They said it couldn't be done - but the car giant has found a successor to the Escort
This is not the first time that Ford has had this particular problem. You're planning to replace a dull but highly popular car. Do you, a) launch something lightly modernised but broadly similar to what went before, in order not to frighten away your loyal customers, or b) throw it all away, name included, and offer your adoring public something radical and vastly better in the hope that they will trust your efforts to further the cause of automotive evolution?

Ford did b) when it replaced the square-cut Cortina with the jelly-mould Sierra, and sales wobbled mightily to begin with. Strategy a) came back into play with the massively mediocre 1990 Escort, a car which became half-decent only in 1995, after a mechanical and front-end visual makeover. But that makeover, with its simple, pointed-end-elliptical front air intake and its crisply defined feature lines, was to prove highly significant, for it was the new face of Ford.

We saw it next with the crisp-edge, smooth-curve theme in the little Ford Ka. Slow to catch on, the Ka now sells voluminously. Then we saw it in the Puma and - in extreme form - in the Cougar, both sporty coupes. Public softening-up exercise completed, this design language (Ford calls it Edge Design) now gives us the replacement for the ultra-mainstream, big-selling Escort. In conformity with strategy b), the new car has a new name: Focus. And, by any standards, it is an extraordinary-looking thing.

That's the idea, of course. Ford doesn't want anyone to confuse the Focus with its rivals (Golf, Astra and so on), so it must be instantly recognisable as a Ford. It is; but because it looks an evolutionary member of the new- look Ford family, instead of coming out of the blue as the Sierra did, the hope is that buyers will warm to its forward-looking futuristic aura rather than be frightened away.

Huge wheel-arch bulges, acute angles and minimum clutter are the themes. The Focus is not beautiful, but you can't help staring at its high-sided, slope-tailed form. The interior is a similar mix of curvy lines and triangles, and the instrument panel looks as though it has grown through the fascia skin, causing that skin to split like a pistachio shell and reveal the contents.

And so to practical matters. The Focus is more spacious than the Escort in every direction, and you sit commandingly high, although not high enough easily to judge the accuracy of reverse-parking manoeuvres past that tall tail. Visually intriguing as the interior is, it's not constructed from the quality of materials that makes a Golf feel special. To drive, though, the Focus is a delight.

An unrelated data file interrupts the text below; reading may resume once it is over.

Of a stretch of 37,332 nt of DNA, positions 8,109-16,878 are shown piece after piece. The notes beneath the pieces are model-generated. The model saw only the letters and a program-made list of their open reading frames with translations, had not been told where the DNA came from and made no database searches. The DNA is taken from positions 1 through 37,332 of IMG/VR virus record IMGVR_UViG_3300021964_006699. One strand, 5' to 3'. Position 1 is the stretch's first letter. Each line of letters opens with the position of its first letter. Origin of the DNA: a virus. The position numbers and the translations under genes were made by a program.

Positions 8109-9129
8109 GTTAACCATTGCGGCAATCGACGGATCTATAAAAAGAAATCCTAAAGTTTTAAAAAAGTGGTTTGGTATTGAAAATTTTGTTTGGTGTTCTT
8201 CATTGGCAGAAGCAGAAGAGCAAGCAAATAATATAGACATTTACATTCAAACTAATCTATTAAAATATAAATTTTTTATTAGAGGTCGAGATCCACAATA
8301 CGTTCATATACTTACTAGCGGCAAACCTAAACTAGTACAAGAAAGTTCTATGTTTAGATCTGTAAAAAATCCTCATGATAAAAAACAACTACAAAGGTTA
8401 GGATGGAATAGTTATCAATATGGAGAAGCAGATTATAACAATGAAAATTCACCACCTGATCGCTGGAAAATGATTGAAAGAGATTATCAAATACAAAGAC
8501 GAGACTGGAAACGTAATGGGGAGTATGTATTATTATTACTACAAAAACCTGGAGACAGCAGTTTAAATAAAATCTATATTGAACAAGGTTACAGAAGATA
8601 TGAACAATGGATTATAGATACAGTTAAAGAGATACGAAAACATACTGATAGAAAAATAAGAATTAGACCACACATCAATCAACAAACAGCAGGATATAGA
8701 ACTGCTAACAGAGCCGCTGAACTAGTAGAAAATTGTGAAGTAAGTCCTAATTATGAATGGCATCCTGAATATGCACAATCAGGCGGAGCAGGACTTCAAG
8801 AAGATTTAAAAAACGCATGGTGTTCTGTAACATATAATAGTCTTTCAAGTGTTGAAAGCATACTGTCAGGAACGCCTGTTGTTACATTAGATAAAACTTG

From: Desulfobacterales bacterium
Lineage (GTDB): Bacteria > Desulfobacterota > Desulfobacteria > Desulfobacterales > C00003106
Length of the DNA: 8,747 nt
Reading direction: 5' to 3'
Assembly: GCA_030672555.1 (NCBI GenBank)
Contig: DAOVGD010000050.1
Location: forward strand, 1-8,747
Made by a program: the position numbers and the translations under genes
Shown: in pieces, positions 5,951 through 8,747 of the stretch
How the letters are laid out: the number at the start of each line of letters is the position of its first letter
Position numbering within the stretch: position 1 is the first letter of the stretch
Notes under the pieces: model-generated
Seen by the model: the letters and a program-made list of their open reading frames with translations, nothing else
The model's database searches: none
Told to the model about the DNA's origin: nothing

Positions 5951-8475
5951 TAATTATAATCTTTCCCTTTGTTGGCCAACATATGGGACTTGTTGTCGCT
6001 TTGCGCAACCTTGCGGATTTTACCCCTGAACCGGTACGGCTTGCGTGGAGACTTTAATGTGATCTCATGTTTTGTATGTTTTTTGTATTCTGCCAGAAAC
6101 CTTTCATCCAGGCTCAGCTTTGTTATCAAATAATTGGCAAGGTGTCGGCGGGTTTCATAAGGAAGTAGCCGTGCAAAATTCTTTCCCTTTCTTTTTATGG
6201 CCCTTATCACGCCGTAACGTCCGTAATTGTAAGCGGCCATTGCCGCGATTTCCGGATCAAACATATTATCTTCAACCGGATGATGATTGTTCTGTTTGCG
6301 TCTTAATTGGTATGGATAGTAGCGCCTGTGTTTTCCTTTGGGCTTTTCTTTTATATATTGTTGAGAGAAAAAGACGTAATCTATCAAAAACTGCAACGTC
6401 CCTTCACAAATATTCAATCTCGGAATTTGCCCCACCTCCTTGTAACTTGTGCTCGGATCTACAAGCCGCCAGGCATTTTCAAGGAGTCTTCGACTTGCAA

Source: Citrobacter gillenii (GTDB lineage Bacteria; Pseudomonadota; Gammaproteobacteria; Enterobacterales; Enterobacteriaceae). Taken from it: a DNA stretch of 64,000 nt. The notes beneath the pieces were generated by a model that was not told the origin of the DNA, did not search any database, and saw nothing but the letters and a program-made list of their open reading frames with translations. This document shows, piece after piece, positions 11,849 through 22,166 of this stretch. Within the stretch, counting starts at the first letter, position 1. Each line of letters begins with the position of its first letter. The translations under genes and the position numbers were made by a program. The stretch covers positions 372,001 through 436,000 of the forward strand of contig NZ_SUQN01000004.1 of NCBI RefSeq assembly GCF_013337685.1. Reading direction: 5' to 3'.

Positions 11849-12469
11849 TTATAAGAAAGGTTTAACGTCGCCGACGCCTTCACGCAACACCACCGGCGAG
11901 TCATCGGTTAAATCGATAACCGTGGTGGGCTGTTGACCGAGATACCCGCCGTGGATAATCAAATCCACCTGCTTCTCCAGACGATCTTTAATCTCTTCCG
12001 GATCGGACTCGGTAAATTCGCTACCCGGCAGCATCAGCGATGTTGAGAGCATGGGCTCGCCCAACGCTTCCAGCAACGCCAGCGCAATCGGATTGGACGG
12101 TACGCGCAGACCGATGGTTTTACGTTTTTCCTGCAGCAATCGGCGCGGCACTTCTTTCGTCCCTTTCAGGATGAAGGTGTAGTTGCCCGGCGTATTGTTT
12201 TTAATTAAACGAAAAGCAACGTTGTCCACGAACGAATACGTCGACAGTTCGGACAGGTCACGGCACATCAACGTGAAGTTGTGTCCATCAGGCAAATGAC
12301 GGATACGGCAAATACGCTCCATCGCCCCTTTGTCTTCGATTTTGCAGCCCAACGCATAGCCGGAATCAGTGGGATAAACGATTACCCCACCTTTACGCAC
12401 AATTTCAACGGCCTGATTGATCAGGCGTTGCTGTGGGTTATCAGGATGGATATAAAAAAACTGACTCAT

The most popular engine is likely to be the new 1.6-litre Zetec SE unit, although you can also have a 1.4-litre version of the same basic engine, 1.8- and 2.0-litre versions of the engine family used in the Mondeo, or a 1.8-litre turbo-diesel. This 1.6-litre delivers 100bhp and a hefty dose of pulling ability, and propels the Focus with easy, refined vigour right across its speed range.

This is a very smooth engine, mated to a gearbox whose shift action is nearly as light, precise and oily as that paragon of a gearbox found in the Mark One Escort of 30 years ago. Why shouldn't it be? Well, in a modern, front-wheel-drive car the linkage between lever and gearbox is much more tortuous, so a sweet shift is harder to achieve. This engine is particularly impressive when trickling through traffic, too, thanks to clever electronics which banish any snatches and jerks the instant they threaten to happen.

Part of the reason for the Focus's vigour is relatively short-legged gearing, so the engine is spinning quite fast for a given road speed. This might sound like a recipe for poor economy, but not so; Ford's research showed that drivers press the accelerator harder in longer-legged cars, searching in vain for more pace and burning up more fuel. If the car is responsive, you press the accelerator only as far as you need to, and end up using "less" fuel. On average, a Focus 1.6 will go six miles further on a gallon of petrol than an Escort 1.6.

Sophisticated new rear suspension, zappily titled "control blade", helps towards wonderfully friendly, fluid and precise handling, and the steering is highly accurate without feeling edgy or nervous. Crisp handling usually dashes any chances of a smooth ride, but the Focus scores here, too. It's fun to drive, yet comfortable for passengers; dynamically it's the best Ford there has yet been, and they're all rather good these days.

The Focus went on sale two days ago, and comes in three- and five-door versions with a choice of four trim levels.

All have a minimum of power steering, electric front windows and two airbags. A four-door saloon and an estate car follow soon, sporty versions (including a possible Focus Cosworth) arrive next year. Our biggest-selling car-maker has just created the most striking-looking and best-driving car in the class, with an unmatched blend of attributes. Rival makers now have to match that blend. And that's good news for all of us.

Specification Box

Ford Focus 1.6 Zetec 5dr

Price: pounds 13,350.

Engine: 1,596cc, four cylinders, 16 valves, 100bhp at 6,000rpm

Transmission: five-speed gearbox, front-wheel drive.

Performance: 114mph, 0-60 in 10.9 seconds, 36-41mpg.


Fiat Brava 1.6 SX: pounds 12,585. Good-looking car with neat triple-deck rear lights.

Peugeot 306 1.6 LX: pounds 13,445. Getting on a bit, but still smart.

Renault Megane 1.6 RT: pounds 12,970. Part of Europe's best-selling car range. Fun to drive.

Volkswagen Golf 1.6S: pounds 14,495. Best built and best finished of all. Tyres squeal embarrassingly easily.